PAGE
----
New York reparations commission gets green light as bill heads to governor's desk

New York, New York - A historic bill mandating the creation of a commission to study reparations in New York passed the state Legislature on Thursday.

NY's Legislature voted to recommend the creation of a reparations commission, but community groups such as the December 12th Movement won't be involved in selecting its members.
NY's Legislature voted to recommend the creation of a reparations commission, but community groups such as the December 12th Movement won't be involved in selecting its members.  © MICHAEL M. SANTIAGO / GETTY IMAGES NORTH AMERICA / GETTY IMAGES VIA AFP

New York became the second US state after California to recommend the establishment of a commission that will look at the long-lasting effects of chattel slavery and racial discrimination, as well as come up with concrete ways to address these injustices.

The bill, spearheaded by Assemblywoman Michaelle Solages, was sent to New York Governor Kathy Hochul's desk after passing in both houses of the state legislature.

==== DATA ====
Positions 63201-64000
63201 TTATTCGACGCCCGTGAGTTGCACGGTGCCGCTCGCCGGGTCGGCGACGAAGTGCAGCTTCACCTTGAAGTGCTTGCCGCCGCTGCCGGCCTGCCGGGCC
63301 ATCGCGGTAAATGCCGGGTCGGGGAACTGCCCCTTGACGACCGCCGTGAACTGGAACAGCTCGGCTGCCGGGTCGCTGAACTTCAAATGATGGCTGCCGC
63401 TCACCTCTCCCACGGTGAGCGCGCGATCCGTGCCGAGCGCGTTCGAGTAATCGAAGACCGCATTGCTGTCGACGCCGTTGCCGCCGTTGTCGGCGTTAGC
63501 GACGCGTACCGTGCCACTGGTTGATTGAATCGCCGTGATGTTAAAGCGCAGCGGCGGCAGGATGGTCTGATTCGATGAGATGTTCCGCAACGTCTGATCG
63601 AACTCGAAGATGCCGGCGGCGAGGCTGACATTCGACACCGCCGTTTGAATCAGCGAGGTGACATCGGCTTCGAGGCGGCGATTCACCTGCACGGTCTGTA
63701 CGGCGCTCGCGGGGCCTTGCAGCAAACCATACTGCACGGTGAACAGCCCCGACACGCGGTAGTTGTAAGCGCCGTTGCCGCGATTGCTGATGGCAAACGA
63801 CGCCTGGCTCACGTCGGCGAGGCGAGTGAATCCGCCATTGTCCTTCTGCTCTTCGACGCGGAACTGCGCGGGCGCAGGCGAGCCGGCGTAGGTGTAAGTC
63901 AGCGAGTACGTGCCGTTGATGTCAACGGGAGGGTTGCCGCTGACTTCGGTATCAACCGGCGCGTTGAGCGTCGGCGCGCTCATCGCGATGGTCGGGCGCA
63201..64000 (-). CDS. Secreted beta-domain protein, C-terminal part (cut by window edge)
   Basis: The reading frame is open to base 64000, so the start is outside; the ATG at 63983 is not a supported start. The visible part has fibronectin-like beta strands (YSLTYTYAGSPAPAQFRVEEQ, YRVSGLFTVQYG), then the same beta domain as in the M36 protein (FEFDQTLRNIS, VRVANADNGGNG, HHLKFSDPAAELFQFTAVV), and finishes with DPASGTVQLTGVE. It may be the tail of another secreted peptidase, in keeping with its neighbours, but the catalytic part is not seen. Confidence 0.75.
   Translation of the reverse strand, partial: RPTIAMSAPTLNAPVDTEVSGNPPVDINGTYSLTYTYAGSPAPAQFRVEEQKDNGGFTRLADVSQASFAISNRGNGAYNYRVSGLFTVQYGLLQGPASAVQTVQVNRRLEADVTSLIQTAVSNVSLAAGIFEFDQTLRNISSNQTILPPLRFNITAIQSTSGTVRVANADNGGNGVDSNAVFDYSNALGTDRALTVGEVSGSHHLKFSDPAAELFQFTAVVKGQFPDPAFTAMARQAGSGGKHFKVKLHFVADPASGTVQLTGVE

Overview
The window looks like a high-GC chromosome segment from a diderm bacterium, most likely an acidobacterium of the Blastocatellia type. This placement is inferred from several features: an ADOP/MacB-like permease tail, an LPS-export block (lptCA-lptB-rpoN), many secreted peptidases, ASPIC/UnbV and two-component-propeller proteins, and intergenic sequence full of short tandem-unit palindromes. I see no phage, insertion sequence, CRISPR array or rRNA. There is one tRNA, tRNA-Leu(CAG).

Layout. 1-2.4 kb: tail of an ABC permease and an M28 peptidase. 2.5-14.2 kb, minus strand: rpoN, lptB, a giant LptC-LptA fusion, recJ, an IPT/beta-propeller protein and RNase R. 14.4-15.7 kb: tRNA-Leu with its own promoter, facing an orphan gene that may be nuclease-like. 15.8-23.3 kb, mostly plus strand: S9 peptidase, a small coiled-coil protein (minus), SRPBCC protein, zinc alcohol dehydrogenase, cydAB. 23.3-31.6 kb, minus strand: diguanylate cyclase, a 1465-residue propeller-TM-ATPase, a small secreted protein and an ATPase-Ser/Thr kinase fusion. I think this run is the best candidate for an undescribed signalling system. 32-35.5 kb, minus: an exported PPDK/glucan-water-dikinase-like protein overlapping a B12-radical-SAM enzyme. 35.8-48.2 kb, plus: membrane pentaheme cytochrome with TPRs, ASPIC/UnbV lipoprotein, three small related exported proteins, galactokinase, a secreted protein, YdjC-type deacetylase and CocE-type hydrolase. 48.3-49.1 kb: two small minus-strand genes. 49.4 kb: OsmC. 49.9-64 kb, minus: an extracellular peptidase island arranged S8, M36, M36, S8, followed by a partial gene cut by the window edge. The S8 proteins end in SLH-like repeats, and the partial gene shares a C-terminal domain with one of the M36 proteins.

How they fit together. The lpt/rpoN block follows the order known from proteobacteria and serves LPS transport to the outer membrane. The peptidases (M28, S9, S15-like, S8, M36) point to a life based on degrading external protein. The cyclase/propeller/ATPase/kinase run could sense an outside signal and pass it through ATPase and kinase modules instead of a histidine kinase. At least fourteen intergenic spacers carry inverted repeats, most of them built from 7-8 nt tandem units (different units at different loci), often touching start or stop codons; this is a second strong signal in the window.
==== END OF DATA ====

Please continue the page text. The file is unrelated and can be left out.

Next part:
The commission will have nine members, with the governor, Assembly speaker, and Senate president pro tempore appointing three each.

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"We want to make sure we are looking at slavery and its legacies," Solages said on the Assembly floor, per The Associated Press.

"This is about beginning the process of healing our communities. There still is generational trauma that people are experiencing. This is just one step forward."

Controversy over removal of community groups

Earlier in the week, there was some controversy over last-minute changes made to the bill content.

A previous version had advocated for the reparations commission to be community-led, with just five members named by elected officials and six appointed by legacy groups in the reparations movement, including the National Coalition of Blacks for Reparations in America (N'COBRA), the Institute of the Black World 21st Century, and the December 12th Movement.

These community groups were removed entirely from the final text of the bill, with commission appointments being left to lawmakers.

Cover photo: MICHAEL M. SANTIAGO / GETTY IMAGES NORTH AMERICA / GETTY IMAGES VIA AFP

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